In the international race to build out infrastructure for electric vehicles, the U.S. government’s recent push for networks of charging stations and the work of Silicon Valley startups on their home turf represent no match for China. According to a new report released today by Pike Research, more than 5 million charge points will be installed worldwide by 2015 — bringing in nearly $6.5 billion in revenue — and nearly half of the equipment will be heading to China.
Largely that’s the result of a strong push by the Chinese government to achieve countrywide mass adoption of electric vehicles. As we’ve written before, there’s a strategic reason for Chinese automakers to go electric: Legacy car companies haven’t yet mastered the technology. By moving early and fast, China — which had the world’s highest vehicle sales last quarter — could dominate the growing EV market.
Many auto companies, policy makers — and, of course, infrastructure startups like Better Place and Coulomb Technologies — say drivers need access to widespread charging networks in order for electric cars to get anywhere close to mainstream. According to Pike, China is on track to lead deployment of this infrastructure in the coming years.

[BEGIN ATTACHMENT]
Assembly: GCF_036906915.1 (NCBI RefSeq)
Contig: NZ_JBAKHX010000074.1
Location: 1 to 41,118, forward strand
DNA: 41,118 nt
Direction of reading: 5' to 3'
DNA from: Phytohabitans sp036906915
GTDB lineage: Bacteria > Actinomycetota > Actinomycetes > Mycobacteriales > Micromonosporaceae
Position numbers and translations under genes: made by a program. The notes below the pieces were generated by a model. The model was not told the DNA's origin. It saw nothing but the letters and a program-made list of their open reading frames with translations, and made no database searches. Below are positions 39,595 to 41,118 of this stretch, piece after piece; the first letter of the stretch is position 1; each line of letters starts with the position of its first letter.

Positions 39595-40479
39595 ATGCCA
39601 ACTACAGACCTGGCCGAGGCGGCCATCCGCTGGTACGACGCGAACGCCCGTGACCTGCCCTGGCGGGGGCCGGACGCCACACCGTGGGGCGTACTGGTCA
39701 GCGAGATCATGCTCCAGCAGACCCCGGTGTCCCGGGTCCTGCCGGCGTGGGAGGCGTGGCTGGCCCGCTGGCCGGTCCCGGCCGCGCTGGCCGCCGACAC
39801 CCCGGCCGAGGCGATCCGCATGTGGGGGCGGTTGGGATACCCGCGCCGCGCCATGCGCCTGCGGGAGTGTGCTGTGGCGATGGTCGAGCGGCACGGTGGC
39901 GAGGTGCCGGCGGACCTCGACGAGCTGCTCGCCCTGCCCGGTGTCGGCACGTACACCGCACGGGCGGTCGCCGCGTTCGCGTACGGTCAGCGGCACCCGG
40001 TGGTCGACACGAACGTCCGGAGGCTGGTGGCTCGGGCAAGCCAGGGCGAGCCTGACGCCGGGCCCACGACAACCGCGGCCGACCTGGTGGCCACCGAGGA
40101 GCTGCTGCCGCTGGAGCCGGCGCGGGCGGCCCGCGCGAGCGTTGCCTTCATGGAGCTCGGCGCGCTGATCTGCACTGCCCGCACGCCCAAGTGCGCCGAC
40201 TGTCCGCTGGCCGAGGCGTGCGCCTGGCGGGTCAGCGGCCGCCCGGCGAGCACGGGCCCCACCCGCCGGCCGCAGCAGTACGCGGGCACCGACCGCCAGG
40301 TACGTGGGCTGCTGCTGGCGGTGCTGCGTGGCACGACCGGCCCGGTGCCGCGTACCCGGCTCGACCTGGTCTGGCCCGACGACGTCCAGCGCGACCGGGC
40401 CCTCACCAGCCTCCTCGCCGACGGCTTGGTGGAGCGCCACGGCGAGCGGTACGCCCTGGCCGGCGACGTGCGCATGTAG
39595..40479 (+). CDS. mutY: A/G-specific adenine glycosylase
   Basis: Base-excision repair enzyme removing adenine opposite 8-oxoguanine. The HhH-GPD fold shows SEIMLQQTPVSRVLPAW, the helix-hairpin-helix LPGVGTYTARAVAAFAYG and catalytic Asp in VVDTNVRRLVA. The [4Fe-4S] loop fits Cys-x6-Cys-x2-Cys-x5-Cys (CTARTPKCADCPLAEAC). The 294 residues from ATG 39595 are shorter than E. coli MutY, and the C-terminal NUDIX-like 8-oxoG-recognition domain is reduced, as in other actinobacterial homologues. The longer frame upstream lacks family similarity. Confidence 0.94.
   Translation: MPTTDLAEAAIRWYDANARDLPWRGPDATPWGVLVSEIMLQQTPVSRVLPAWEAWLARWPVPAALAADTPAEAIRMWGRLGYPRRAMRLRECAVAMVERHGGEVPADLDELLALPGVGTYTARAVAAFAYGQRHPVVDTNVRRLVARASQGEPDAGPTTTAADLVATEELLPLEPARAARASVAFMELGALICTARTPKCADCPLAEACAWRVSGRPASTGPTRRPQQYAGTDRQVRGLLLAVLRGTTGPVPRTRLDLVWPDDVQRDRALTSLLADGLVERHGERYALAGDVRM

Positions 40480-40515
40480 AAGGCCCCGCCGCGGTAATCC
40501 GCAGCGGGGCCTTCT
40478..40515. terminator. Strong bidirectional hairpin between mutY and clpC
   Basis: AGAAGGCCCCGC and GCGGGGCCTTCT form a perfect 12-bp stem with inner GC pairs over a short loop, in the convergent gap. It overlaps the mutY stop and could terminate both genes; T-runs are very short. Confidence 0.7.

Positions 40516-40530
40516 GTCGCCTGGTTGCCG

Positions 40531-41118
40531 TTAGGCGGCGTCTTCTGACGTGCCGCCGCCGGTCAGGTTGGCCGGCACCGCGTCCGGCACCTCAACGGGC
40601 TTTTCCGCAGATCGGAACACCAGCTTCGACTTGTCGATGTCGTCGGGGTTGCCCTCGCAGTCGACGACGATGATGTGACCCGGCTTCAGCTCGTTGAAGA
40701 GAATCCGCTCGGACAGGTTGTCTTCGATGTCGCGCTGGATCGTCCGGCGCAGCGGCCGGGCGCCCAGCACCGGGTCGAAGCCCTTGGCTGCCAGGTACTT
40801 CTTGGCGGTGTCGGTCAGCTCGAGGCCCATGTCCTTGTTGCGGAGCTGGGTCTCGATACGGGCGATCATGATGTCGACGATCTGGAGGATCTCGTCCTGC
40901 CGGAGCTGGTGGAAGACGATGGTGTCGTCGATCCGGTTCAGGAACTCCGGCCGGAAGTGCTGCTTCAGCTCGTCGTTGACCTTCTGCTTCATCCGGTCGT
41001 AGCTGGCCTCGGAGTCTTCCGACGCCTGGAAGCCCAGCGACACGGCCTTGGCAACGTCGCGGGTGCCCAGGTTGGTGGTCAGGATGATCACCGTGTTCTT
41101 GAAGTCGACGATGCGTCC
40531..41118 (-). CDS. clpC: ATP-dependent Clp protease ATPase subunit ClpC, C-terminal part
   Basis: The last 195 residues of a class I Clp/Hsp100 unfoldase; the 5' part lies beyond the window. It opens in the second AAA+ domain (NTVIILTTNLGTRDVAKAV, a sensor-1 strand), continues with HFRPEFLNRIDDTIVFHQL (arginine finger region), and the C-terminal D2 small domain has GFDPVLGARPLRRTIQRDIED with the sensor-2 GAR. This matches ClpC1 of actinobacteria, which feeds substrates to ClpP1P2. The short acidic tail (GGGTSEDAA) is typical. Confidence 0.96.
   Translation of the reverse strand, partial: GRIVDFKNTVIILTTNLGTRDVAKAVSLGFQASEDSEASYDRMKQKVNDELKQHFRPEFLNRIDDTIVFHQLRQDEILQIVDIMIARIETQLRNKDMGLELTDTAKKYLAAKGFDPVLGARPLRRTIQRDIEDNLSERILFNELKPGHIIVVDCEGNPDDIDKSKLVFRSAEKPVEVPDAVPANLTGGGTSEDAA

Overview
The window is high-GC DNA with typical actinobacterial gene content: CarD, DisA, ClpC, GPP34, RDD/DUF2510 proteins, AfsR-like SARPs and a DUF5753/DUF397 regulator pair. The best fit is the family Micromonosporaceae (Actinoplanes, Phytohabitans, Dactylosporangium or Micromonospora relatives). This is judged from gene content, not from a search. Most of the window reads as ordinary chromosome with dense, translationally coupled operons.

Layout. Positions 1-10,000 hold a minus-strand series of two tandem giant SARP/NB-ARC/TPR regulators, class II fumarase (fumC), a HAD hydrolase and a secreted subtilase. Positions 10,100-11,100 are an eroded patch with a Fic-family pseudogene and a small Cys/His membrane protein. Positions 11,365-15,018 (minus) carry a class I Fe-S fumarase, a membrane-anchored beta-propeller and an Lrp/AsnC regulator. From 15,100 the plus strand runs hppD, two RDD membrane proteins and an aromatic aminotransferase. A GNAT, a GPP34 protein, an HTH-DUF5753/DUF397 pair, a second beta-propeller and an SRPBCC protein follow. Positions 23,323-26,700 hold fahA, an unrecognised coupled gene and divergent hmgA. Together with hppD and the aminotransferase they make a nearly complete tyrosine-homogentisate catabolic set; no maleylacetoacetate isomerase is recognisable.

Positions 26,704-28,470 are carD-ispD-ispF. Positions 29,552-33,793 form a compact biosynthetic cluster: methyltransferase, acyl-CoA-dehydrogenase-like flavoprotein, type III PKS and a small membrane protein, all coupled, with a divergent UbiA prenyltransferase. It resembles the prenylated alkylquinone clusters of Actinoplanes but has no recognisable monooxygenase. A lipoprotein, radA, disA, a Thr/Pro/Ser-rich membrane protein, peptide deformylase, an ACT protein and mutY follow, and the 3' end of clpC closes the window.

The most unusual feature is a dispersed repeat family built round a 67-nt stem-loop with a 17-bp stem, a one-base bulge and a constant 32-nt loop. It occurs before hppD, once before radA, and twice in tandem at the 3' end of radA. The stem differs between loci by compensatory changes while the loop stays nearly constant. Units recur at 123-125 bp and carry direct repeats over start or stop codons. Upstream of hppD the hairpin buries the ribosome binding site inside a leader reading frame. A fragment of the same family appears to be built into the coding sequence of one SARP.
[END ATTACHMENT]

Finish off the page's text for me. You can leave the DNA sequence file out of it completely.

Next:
The firm (whose managing director and founder, Clint Wheelock, provides analysis for GigaOM Pro) expects the U.S. to take the No. 2 spot for EV infrastructure, with more than a million charge point installations by 2015. Israel and Denmark (two countries where startup Better Place has deals) are also expected to be “hotbeds for EV charging infrastructure.”
Last month, we wrote about a comment from IBM VP for Energy & Utilities Allan Schurr at the Grid-Connected Mobility Conference that overnight charging at home “in fact is likely to be the rarity rather than the most common” for plug-in vehicles. He explained that there’s a large portion of drivers who won’t have the option of installing a charge point in their garage, and few automakers would opt to sell only to the small fraction of drivers who do have that option. As a result, Schurr said he expects more investment to go toward public and commercial charging infrastructure.
Pike analyst John Gartner said he expects that investment — a “strong funding push by governments” — to result in more than half of all charge points being in public stations by 2015. “Retailers will also install public access stations primarily as a marketing tool, and many companies will also offer workplace charging stations for their employees,” Gartner said in a release about the Pike report today.
Much work remains to be done for Pike’s forecast to prove on target. Public and workplace charge points involve so many different groups (utilities, billing system developers, city regulators, hardware companies, automakers) that coordinating them all represents a huge job — or, for the companies that, like IBM, want to help manage the coordination of this multibillion-dollar buildout, a potential opportunity.
EV Charging Station credit BYD Auto